It can be hard to know how to motivate your sales team. Performance goes up and down, and even when they’re doing everything right, sometimes the results aren’t showing up. We’ve found that one of the easiest ways to motivate your sales team is to share sales success stories. With all the changes happening around us, sometimes a story with a happy ending is all someone needs to keep up the momentum.
Here are four simple ways to share success stories.
1. Share Small Wins Daily
As a sales leader, your daily communications with your team are critical to their focus and motivation. Are you inspiring and motivating them?
Here at CFS, we like to speak to people's bigness, rather than their smallness. What does this mean? It means try to give attention to the areas of someone's hard work that will build them up and motivate them, rather than make them regress or feel discouraged.
For example: let's say a salesperson has made many minor detail-oriented mistakes. At the same time, they've also improved their communications with clients. Rather than harp on the detail-oriented mistakes, we'd suggest that you focus on their improvements in communication. This doesn't mean that you should completely ignore the person's mistakes, but that instead you should spend more time building them up and celebrating their improvements.
To put this in practice, we suggest that at least a few times a week, sales managers share the small wins they've seen. Maybe a person on your team got a meeting with a prospect they’ve been trying to track down for weeks. Or someone went for no with a prospect that had gone radio silent and heard back.
It doesn't have to be a closed deal, though that’s obviously a great thing to celebrate! Sharing the smaller success stories that occur on the way to winning a deal is a great way to motivate your sales team.
2. Start From The Top
In some organizations, top performers are not encouraged to share their secret sauce for success. But we disagree with this notion.
If top performers share their personal success stories and strategies for wins, they are helping foster a collaborative learning culture and are contributing to a larger legacy of success for the organization. By being communicative, they set a precedent of openness and adaptability, which trickles down to the rest of the team.
In other words, it's of mutual interest for the top performers to offer advice, share stories, and be communicative about how they work. They will hear from other top performers, which will be beneficial to them and to the ever-evolving organization. This is what sharing wins is all about!
Does your company have an intentional practice for knowledge transfers? Sign up for our upcoming webinar on how storytelling can improve companywide communication and alignment.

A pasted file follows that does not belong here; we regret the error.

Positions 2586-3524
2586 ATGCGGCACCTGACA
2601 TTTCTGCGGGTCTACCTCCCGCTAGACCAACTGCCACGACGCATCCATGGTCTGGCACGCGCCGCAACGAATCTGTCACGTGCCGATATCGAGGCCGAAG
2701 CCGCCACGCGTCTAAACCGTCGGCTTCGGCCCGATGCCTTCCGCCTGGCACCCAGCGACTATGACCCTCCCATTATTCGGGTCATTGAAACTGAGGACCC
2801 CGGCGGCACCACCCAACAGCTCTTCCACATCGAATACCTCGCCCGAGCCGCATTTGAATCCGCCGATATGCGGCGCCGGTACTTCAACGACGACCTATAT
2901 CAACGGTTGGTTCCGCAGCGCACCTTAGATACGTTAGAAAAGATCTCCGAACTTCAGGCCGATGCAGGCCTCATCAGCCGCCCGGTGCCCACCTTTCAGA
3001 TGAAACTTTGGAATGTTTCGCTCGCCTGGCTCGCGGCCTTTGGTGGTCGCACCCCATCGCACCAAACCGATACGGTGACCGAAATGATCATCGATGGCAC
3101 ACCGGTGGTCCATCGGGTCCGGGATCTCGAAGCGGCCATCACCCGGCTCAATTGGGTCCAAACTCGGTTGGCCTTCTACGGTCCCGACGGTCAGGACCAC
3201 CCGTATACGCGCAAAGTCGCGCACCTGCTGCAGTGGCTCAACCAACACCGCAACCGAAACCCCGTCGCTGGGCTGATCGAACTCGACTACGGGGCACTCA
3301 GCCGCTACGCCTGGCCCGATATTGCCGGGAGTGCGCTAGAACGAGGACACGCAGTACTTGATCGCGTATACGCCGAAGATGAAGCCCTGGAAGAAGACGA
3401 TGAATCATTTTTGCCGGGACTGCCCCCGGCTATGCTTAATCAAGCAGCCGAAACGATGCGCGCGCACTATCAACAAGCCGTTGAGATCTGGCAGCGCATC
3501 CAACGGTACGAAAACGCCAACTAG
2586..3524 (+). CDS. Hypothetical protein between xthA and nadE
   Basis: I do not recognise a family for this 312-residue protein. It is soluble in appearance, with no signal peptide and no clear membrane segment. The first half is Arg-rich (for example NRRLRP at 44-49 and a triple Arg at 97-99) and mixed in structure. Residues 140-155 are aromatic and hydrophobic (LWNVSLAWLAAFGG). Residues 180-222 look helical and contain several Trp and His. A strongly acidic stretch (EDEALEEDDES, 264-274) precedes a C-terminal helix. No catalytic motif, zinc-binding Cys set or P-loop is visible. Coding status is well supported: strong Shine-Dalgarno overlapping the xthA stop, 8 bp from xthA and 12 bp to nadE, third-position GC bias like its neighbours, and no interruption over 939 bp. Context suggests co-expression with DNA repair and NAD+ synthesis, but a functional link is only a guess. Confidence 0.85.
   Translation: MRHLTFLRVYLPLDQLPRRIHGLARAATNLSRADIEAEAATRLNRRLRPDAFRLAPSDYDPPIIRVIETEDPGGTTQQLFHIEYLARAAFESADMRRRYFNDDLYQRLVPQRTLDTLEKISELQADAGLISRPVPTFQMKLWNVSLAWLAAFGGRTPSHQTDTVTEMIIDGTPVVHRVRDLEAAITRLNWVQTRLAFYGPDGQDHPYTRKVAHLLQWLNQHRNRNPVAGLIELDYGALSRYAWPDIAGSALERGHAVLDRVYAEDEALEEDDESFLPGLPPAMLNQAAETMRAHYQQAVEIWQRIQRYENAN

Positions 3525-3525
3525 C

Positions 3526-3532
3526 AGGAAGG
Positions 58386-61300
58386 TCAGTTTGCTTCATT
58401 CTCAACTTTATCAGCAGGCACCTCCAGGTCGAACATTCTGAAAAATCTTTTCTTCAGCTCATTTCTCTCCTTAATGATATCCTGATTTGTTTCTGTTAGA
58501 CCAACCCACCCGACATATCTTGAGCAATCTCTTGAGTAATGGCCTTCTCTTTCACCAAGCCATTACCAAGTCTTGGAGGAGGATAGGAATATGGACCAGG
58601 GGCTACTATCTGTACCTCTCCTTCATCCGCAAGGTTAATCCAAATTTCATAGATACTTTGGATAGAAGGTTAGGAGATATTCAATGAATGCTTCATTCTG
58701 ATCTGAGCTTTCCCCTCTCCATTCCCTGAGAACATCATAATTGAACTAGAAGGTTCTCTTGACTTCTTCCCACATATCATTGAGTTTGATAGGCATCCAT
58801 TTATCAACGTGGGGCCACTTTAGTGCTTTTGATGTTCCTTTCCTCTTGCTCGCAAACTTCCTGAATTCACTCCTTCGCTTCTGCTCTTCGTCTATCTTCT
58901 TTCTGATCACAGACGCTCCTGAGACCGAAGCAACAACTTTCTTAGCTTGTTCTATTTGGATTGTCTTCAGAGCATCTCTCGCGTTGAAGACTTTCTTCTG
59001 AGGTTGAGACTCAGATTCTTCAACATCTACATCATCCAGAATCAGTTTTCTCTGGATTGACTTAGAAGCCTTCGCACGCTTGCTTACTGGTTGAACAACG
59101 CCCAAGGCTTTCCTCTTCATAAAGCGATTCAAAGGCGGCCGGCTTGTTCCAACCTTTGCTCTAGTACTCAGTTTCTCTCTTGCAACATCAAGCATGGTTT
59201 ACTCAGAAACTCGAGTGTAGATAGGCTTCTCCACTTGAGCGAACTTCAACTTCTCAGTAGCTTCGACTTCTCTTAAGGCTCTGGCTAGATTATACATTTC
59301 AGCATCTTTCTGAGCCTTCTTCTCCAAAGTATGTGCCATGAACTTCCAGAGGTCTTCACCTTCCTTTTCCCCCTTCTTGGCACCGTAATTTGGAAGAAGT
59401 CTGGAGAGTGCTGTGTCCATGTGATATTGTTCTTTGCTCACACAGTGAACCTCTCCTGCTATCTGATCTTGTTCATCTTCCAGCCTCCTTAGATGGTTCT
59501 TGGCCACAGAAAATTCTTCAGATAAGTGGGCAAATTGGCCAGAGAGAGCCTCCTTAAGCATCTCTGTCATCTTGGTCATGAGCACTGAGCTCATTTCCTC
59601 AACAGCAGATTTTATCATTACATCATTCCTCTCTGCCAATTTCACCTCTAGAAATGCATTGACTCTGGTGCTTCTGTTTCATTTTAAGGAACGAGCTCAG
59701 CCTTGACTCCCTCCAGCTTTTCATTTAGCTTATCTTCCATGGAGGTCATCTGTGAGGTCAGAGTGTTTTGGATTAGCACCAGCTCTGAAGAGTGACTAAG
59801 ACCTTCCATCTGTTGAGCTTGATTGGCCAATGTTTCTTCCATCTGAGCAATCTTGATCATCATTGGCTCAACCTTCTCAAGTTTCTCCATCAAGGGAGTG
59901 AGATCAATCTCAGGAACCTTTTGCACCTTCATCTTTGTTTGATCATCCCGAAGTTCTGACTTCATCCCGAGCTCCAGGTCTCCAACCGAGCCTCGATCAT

In conclusion, encourage your top performers to share! This will get others on board for sharing wins.
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3. Document & Discuss Sales Success Stories
One of the best ways to share sales success stories with your team is to document them in a simple, accessible place, such as your Sales PlayBook.
As you are developing your Sales PlayBook, create an area for people to share success stories, and document some best practices for how to write a sales success story.
You may want to seed the Sales PlayBook with a few success stories to get things started. It can be helpful to facilitate work sessions with your team to identify the best success stories to add to the PlayBook and start to outline them.
But to get the most out of your sales success stories, it’s not enough just to get them into the PlayBook–you need to get them into the minds of your team. Spend some time in your sales team meetings sharing success stories, asking questions of the people involved, and discussing what helped them win the business. This will help the team internalize the stories so they are able to share them when they are meeting with their own prospects.
Hearing about what worked for their teammates can help motivate your sales team to work for the same results!
4. Acknowledge Contributions
A great way to motivate your sales team is to develop a culture of gratitude. Acknowledging the contributions people make to the sales team and sales process helps to build that culture.
Maybe the marketing team worked above and beyond to develop a presentation for a key prospect. Or the product team developed a customization that helped win a big deal. Or an executive assistant is able to establish a friendly and welcoming rapport when scheduling clients (for virtual meetings! Impressive!)
Spend some time in your sales team meetings acknowledging contributions made by people outside the sales team. Ask your team to point them out as well. Publicly thank people when they make contributions, and nurture a culture of gratitude.
This will help motivate your sales team to work together to achieve success. After a year of feeling so disconnected, there's no better way to try and reconnect than through open communication, sharing positivity, and expressing your gratitude to your team.
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What tips do you have for motivating your sales team? We’d love to see them in the comments!